Rajaratnam trial "personally challenging", judge says

NEW YORK Tue Feb 7, 2012 8:52pm EST

Galleon hedge fund founder Raj Rajaratnam departs Manhattan Federal Court after his sentencing in New York October 13, 2011.    REUTERS/Lucas Jackson

Galleon hedge fund founder Raj Rajaratnam departs Manhattan Federal Court after his sentencing in New York October 13, 2011.

Credit: Reuters/Lucas Jackson

NEW YORK (Reuters) - Presiding over the high-profile insider-trading trial and sentencing of Galleon hedge fund founder Raj Rajaratnam was "personally challenging," says Richard Holwell, who left the federal judiciary to start a new law firm on Tuesday.

One-time high flying billionaire Rajaratnam was convicted in a sweeping jury verdict on 14 charges in federal court in New York last May. Holwell sentenced him in October to serve 11 years in prison, the longest term on record for insider trading.

"I personally found it a difficult court case because it had to be dealt with both on an individual level and, obviously, the case had implications for the financial markets and the social fabric in general," Holwell, who is starting a litigation boutique in Manhattan with two other lawyers, said in a telephone interview.

"You couldn't really overlook where it was and it was always a constant struggle to strike the right balance on how one approached the case. In that sense, it was personally challenging."

Holwell, 65, was nominated by President George W. Bush and appointed to U.S. District Court in Manhattan in 2003. On Tuesday, he acknowledged it was rare for a judge appointed for life to stand down and return to private practice.

"I felt just a little itch and wanted to try and get back in the courtroom from the other side of the rail," Holwell said.

He said he started discussions about forming a new firm in the late summer and early fall of 2011.

Holwell presided over many complex financial cases during his time as a judge. Among his notable rulings was one allowing the government's wiretap evidence in the Rajaratnam case, but not before presiding over a special four day-long evidentiary hearing to allow Rajaratnam's lawyers to challenge them.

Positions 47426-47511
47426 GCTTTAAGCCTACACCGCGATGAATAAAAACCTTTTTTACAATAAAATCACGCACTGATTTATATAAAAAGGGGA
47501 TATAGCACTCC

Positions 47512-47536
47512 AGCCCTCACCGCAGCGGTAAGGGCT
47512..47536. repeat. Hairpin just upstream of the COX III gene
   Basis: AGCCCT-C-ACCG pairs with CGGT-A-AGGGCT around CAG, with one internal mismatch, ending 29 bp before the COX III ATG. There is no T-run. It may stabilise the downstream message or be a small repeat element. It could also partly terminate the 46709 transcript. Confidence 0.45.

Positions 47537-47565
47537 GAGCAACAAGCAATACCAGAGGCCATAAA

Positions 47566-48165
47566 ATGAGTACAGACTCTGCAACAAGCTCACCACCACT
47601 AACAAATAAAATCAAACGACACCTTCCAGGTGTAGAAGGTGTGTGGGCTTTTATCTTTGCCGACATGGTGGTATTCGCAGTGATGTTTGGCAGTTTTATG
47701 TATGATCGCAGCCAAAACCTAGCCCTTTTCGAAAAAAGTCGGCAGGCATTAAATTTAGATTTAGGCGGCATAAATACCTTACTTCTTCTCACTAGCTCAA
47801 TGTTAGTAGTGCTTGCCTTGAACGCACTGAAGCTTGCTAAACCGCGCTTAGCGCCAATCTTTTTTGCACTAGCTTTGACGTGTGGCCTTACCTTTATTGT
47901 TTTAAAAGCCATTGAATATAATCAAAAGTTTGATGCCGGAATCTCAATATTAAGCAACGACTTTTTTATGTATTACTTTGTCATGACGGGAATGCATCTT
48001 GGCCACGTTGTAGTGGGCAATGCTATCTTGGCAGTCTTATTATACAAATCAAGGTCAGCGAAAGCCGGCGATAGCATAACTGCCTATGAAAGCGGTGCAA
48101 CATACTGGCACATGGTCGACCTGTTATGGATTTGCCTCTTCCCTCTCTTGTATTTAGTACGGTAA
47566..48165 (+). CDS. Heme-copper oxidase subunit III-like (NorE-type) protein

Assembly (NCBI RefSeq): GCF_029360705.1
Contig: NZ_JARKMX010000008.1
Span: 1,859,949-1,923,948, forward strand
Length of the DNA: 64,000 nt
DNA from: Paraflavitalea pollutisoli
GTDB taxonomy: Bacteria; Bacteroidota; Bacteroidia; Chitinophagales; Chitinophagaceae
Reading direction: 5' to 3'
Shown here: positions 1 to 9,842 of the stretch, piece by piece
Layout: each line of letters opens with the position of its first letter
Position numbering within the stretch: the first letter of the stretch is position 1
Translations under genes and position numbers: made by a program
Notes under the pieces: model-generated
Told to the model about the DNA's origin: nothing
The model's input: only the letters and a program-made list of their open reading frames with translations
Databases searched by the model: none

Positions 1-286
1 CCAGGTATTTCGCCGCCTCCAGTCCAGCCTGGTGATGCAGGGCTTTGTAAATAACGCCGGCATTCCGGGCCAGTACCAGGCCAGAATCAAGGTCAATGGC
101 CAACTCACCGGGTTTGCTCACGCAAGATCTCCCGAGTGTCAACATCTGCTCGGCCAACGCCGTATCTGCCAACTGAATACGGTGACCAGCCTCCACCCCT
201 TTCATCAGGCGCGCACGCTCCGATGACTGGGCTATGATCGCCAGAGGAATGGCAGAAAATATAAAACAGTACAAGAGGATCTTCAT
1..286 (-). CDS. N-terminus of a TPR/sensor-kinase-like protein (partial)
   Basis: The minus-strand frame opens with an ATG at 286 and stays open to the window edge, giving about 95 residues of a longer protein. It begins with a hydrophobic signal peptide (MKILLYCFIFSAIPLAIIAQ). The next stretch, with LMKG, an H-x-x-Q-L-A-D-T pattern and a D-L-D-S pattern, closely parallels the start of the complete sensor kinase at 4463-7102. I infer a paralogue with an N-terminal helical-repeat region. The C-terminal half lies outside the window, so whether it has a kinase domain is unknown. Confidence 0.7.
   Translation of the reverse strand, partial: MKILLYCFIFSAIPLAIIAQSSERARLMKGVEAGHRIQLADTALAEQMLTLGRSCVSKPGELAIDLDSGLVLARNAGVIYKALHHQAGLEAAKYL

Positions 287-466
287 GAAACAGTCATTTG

One of Holwell's last written opinions, published on Monday, was in the Rajaratnam case. It was largely a mechanical ruling describing how he used the federal sentencing guidelines to calculate the sentence.

A news release issued on behalf of Holwell and his new law partners said they would focus on complex commercial litigation. The new firm will be known as Holwell Shuster & Goldberg.

Holwell is rejoining other prominent New York-based trial lawyers Michael Shuster and Daniel Goldberg, whom he mentored at White & Case firm in New York before he became a judge. Holwell was in private practice with White & Case from 1971 until 2003.

Separately on Tuesday, a behind-the-scenes figure in the government's crackdown on insider-trading moved from the office of the Manhattan U.S. attorney to a private law firm.

Christopher Garcia, Chief of the Securities & Commodities Fraud Task Force at the United States Attorney's Office for the Southern District of New York, will join the firm Weil Gotshal and Manges as a litigation partner, according to a statement by the law firm.

As a prosecutor, Garcia supervised prosecutors, law enforcement agents, and staff in securities fraud investigations, trials, appeals, and other litigation, including the insider trading cases involving Galleon Group, expert network firms and hedge funds.

(Reporting By Grant McCool; editing by Andre Grenon, Bernard Orr)

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